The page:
When an enemy assaulted their country, Americans turned serious.
The latest vile "reality TV show," Love Cruise: The Maiden Voyage, was all set to premier the evening of Sept. 11, but a real reality show intruded: news accounts of the terrorist attacks in New York City and Washington.
The TV industry canceled the Emmy Awards, its self-lovefest, even though it was not scheduled until Sunday. "This is a national crisis," Emmy producer Don Mischer told Variety, "and no time to be handing out awards or to comment on what people are wearing."
Jay Leno had no monologue, David Letterman spared viewers a wisecracking Top Ten list, as networks canceled both late-night talk shows. No one was in the mood for political humor.
Across the nation, movie theaters shut down, as did shopping malls, theme parks, even casinos. Major-league baseball canceled the day's games, something that happened only three other times in history (the deaths of Presidents Warren G. Harding and Franklin Delano Roosevelt, and D-Day). Other sports, from the PGA to NASCAR, canceled events, not because of specific security threats to stadiums, cineplexes, or malls, but just because it didn't seem right to play when New York City burned.
Cable and satellite television have given Americans hundreds of entertainment channels. But on that Tuesday night, the multiplicity of networks zeroed in on the one topic on everyone's mind. American viewers were brought together in a collective television experience unknown since the days when there were only three networks.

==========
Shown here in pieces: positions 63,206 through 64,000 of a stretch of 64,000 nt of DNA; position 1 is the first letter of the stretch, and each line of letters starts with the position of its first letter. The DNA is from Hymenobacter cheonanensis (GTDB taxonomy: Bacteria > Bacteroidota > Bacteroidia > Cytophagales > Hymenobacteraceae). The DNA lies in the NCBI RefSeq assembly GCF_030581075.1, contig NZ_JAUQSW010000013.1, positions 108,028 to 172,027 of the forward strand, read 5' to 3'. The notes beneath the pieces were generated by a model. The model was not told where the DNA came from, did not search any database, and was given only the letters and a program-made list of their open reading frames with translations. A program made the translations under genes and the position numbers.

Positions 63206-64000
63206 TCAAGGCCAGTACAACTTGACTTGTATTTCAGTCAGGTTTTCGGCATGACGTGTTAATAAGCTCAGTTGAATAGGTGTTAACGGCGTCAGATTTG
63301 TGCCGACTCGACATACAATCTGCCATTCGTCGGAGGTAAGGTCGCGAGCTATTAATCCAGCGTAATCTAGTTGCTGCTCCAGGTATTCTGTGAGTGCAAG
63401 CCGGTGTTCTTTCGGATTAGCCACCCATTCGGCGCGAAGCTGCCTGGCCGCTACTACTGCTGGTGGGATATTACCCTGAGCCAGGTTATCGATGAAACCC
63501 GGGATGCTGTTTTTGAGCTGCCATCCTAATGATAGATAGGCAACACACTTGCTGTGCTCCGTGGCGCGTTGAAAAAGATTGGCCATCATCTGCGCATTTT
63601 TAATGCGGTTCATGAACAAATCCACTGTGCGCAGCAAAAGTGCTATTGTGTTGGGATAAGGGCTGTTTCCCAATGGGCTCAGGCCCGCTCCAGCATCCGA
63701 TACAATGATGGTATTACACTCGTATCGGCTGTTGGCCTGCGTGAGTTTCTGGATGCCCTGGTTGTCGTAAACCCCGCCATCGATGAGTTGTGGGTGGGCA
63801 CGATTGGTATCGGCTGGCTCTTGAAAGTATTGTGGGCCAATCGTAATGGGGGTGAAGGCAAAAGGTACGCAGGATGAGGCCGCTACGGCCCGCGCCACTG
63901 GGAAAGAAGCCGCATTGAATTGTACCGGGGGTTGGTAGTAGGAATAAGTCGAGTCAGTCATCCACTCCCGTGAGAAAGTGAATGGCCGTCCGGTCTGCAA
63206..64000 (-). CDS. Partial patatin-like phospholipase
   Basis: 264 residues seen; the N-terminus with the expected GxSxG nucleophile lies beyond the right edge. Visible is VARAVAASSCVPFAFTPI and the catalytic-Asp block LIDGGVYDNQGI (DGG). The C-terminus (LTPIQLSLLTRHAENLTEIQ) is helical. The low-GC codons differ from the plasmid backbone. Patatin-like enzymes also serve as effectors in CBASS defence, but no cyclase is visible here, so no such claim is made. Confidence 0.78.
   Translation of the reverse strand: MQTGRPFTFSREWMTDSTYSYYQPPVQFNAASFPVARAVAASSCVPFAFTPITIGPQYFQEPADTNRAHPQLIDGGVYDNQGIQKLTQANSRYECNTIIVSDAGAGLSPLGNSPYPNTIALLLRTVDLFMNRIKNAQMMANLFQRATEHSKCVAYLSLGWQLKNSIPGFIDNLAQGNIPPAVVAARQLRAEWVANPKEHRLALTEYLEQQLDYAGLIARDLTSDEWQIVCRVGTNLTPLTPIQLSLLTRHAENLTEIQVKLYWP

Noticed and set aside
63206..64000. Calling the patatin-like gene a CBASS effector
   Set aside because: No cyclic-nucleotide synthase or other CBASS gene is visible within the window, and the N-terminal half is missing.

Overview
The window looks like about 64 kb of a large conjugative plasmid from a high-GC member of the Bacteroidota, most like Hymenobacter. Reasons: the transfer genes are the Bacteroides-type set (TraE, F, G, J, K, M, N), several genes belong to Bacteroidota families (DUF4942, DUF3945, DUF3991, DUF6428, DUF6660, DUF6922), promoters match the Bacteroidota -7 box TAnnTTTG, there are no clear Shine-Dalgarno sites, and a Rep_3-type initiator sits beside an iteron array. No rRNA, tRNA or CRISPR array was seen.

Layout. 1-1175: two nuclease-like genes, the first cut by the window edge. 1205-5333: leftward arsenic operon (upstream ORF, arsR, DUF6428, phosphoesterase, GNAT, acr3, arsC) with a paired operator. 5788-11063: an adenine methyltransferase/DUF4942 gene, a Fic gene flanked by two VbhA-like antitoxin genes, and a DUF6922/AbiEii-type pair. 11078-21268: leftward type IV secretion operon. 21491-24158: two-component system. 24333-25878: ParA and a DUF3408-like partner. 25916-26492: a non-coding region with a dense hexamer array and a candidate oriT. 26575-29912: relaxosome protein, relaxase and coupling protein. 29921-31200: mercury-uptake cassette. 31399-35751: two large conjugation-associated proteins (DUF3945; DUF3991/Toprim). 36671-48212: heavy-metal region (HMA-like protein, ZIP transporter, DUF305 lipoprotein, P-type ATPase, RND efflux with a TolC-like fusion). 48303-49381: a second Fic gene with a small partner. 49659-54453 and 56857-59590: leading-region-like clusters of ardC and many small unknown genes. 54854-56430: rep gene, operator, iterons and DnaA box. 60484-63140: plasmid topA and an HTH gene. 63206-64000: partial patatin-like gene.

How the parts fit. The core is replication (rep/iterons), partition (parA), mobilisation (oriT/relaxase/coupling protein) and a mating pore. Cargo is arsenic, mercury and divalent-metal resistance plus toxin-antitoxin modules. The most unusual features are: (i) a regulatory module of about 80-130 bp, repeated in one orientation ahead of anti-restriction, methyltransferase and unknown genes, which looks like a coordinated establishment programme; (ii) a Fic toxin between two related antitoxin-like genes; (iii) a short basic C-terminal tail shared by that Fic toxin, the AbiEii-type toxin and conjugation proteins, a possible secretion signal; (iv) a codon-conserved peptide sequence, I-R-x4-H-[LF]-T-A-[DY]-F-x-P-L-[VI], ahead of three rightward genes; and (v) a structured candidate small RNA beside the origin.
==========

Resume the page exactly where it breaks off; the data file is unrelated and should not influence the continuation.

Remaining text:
With just a few exceptions, the various channels suspended their regularly scheduled programming to show, over and over again, the second plane slamming into the World Trade Center, the Pentagon smoldering, the ordinary folks who had been targeted, the analysts trying to figure out what had happened.
Channels such as the Food Network, Home and Garden Television, and Direct Sports posted a notice: "Due to today's tragic events, this channel will not be seen today. Our thoughts go out to the victims and their families." Others, including the Home Shopping Network, Country Music Television, VH1, and even the usually trivial and escapist MTV played the feed from CNN, FoxNews, or a Big Three news affiliate. The Comedy Channel, however, let the good times roll at least part of the day.
Even the Internet, slowed by the millions of people surfing for information, contributed to the unifying media experience. On AOL just about every channel, including Entertainment and Sports, had a box giving the news updates. On Amazon.com, the usual advertisements on the welcome page were replaced by a sober black and white box, expressing sorrow for what happened and offering a point-and-click way to contribute money to the Red Cross Disaster Fund.
Although Americans turned away from their fantasy worlds for that one night, the reality of what happened seemed like a fiction, an "unbelievable" event as in one of those techno-thrillers novels, which have terrorists hijacking an aircraft carrier or something equally implausible. The news accounts, with the apparently well-organized and perfectly executed terrorist conspiracy, went beyond Tom Clancy novels.